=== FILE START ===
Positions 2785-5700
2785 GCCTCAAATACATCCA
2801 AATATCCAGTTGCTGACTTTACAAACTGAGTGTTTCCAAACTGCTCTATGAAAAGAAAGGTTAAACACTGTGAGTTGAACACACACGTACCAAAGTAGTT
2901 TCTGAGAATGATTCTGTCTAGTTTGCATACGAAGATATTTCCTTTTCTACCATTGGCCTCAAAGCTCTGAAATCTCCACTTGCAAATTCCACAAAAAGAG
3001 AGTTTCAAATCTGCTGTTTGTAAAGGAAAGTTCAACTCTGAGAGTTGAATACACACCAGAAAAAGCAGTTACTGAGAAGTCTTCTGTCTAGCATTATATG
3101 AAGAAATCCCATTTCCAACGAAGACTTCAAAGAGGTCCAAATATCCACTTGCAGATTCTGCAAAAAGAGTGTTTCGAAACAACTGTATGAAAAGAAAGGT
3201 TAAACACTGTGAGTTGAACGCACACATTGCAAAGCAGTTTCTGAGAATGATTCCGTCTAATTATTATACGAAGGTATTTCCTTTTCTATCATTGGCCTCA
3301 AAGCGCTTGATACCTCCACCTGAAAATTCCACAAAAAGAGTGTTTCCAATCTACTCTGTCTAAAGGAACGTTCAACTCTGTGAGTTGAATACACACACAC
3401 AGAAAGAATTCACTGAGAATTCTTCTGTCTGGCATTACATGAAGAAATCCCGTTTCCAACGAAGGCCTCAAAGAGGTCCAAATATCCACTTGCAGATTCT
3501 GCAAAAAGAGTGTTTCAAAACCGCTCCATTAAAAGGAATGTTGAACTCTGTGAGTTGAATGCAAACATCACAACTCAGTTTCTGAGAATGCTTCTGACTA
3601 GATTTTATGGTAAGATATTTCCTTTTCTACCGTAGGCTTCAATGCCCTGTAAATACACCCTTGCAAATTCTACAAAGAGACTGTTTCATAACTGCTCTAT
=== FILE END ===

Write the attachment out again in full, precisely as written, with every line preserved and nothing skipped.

Positions 2785-5700
2785 GCCTCAAATACATCCA
2801 AATATCCAGTTGCTGACTTTACAAACTGAGTGTTTCCAAACTGCTCTATGAAAAGAAAGGTTAAACACTGTGAGTTGAACACACACGTACCAAAGTAGTT
2901 TCTGAGAATGATTCTGTCTAGTTTGCATACGAAGATATTTCCTTTTCTACCATTGGCCTCAAAGCTCTGAAATCTCCACTTGCAAATTCCACAAAAAGAG
3001 AGTTTCAAATCTGCTGTTTGTAAAGGAAAGTTCAACTCTGAGAGTTGAATACACACCAGAAAAAGCAGTTACTGAGAAGTCTTCTGTCTAGCATTATATG
3101 AAGAAATCCCATTTCCAACGAAGACTTCAAAGAGGTCCAAATATCCACTTGCAGATTCTGCAAAAAGAGTGTTTCGAAACAACTGTATGAAAAGAAAGGT
3201 TAAACACTGTGAGTTGAACGCACACATTGCAAAGCAGTTTCTGAGAATGATTCCGTCTAATTATTATACGAAGGTATTTCCTTTTCTATCATTGGCCTCA
3301 AAGCGCTTGATACCTCCACCTGAAAATTCCACAAAAAGAGTGTTTCCAATCTACTCTGTCTAAAGGAACGTTCAACTCTGTGAGTTGAATACACACACAC
3401 AGAAAGAATTCACTGAGAATTCTTCTGTCTGGCATTACATGAAGAAATCCCGTTTCCAACGAAGGCCTCAAAGAGGTCCAAATATCCACTTGCAGATTCT
3501 GCAAAAAGAGTGTTTCAAAACCGCTCCATTAAAAGGAATGTTGAACTCTGTGAGTTGAATGCAAACATCACAACTCAGTTTCTGAGAATGCTTCTGACTA
3601 GATTTTATGGTAAGATATTTCCTTTTCTACCGTAGGCTTCAATGCCCTGTAAATACACCCTTGCAAATTCTACAAAGAGACTGTTTCATAACTGCTCTAT